In order to obtain the required Michigan No-Fault auto insurance, a non-resident who plans to drive his or her own vehicle in Michigan for more than 30 days in a year must: (1) obtain the necessary form from the insurer; (2) complete it with details about intended driving; and (3) submit the form to the insurer.
The question of how a non-Michigan resident complies with Michigan’s rule against out of state car insurance and obtains the necessary No-Fault car insurance when they plan to drive in Michigan for more than 30 days during a calendar year has not always been an easy one to answer.
Our lawyers have explained to non-Michigan resident drivers what the law is for out of state car insurance coverage and we have quoted to them the rule as set forth in No-Fault law, specifically MCL 500.3102(1).
However, the reality of complying with the law for out of state car insurance coverage has left many non-resident drivers frustrated and unable to find a way forward.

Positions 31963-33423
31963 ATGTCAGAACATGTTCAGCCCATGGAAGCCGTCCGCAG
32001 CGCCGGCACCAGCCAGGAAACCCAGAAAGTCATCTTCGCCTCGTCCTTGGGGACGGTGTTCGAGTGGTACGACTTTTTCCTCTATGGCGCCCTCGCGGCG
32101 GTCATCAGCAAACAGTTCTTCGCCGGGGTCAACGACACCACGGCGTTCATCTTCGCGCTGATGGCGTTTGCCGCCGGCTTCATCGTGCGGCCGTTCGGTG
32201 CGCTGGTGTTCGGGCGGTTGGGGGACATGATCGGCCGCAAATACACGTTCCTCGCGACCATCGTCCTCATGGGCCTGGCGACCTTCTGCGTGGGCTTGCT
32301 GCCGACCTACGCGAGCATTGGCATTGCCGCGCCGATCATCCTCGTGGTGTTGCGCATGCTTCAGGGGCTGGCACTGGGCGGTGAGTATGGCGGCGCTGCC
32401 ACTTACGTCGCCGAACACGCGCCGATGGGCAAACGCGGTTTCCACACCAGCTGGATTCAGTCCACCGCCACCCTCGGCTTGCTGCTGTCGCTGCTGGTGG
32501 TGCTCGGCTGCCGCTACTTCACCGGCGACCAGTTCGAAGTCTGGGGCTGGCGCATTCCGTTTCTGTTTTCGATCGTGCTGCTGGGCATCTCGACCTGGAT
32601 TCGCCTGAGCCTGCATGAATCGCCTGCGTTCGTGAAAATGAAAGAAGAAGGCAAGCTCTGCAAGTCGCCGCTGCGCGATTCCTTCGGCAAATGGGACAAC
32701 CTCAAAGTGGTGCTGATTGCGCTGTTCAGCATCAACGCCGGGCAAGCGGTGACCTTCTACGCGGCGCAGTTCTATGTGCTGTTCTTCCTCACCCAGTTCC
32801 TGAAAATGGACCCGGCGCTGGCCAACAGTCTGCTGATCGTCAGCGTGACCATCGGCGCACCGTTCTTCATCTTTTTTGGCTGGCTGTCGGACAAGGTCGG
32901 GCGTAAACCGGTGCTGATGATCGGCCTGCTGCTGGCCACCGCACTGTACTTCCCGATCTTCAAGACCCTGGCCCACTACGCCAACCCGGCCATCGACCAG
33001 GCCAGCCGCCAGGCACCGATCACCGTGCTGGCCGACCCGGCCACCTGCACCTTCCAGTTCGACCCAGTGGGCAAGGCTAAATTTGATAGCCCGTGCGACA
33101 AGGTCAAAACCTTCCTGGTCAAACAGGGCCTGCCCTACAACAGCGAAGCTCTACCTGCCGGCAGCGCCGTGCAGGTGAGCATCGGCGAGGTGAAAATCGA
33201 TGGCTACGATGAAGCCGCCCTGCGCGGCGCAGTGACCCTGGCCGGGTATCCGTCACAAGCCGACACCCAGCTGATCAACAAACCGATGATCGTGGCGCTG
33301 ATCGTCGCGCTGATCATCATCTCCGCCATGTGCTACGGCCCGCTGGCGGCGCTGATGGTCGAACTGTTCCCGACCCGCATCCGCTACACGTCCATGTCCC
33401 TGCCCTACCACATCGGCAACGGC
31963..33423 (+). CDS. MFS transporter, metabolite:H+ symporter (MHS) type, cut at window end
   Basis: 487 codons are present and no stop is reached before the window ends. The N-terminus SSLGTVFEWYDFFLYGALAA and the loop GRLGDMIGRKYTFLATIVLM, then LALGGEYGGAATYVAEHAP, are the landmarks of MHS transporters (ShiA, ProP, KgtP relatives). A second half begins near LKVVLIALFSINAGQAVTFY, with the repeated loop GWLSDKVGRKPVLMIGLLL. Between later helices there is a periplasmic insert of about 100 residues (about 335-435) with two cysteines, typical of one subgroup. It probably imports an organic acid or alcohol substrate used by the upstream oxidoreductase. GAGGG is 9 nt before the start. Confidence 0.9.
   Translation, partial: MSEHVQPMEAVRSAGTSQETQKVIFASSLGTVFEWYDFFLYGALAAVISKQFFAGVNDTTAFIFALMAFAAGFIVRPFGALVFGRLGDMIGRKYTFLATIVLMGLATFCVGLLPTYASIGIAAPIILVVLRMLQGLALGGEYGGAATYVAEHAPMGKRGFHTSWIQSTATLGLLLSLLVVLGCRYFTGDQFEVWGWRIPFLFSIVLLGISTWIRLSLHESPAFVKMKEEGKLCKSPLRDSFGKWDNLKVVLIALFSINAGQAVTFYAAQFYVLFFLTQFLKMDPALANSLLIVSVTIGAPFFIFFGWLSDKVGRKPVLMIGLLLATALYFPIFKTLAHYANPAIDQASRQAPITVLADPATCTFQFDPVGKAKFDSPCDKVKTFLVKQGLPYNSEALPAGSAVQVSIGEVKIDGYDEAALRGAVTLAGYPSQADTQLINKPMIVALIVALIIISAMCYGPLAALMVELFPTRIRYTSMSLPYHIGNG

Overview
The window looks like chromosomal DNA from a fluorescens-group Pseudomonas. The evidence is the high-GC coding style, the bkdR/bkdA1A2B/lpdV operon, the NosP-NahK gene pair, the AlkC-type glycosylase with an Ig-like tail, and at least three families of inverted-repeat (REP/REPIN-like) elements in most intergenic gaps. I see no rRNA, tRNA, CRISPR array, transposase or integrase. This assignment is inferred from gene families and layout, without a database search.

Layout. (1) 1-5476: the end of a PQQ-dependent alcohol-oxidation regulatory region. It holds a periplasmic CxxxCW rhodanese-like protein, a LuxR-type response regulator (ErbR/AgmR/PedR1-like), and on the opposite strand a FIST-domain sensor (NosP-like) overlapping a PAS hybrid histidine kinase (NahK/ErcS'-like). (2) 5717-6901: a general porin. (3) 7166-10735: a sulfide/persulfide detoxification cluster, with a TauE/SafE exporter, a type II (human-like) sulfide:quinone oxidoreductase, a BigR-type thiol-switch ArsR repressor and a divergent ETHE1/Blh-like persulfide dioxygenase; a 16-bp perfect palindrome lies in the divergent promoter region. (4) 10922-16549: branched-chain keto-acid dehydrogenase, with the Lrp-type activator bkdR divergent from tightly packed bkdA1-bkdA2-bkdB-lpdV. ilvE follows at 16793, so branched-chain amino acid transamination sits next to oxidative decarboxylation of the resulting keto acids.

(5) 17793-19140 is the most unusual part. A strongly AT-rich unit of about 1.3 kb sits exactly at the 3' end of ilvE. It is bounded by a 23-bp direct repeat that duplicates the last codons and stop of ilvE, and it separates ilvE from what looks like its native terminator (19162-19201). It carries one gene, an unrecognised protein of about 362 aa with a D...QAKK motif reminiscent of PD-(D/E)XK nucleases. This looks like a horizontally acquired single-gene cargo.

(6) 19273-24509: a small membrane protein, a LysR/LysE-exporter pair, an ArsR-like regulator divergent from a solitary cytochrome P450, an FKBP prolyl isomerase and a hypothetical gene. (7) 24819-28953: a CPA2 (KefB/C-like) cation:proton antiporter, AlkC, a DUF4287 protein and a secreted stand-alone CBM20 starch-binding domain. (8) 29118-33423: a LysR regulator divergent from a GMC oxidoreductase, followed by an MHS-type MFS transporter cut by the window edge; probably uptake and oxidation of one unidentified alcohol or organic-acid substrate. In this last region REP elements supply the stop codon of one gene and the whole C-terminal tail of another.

They tell us that when they reach out to insurance companies and agents for help obtaining Michigan No-Fault insurance for non-residents – as required by MCL 500.3102(1) – they are encountering the following challenges:
- First, insurance agents are insisting that auto insurance policies from the out-of-state drivers’ home states are sufficient. However, this advice directly contradicts the the plain language and unambiguous meaning of MCL 500.3102(1).
- Second, insurance agents are insisting that these out-of-state drivers’ vehicles cannot be insured by a Michigan No-Fault auto policy unless the vehicles are registered and titled in Michigan. However, requiring registration contradicts 500.3102(1)’s insurance requirement which specifically applies to vehicles that are “not registered in this state.” Additionally, a vehicle cannot be registered in Michigan without proof of insurance – so having a valid, existing policy is a prerequisite to registration. Also, there’s no titling requirement in 500.3102(1).
Based on the clear requirements of MCL 500.3102(1) and the very real, commonly-experienced concerns described, we reached out to the Department of Insurance and Financial Services (DIFS) for out of state car insurance coverage guidance on how non-Michigan residents who drive in Michigan for more than 30 days in a calendar year can comply with the state auto insurance requirements.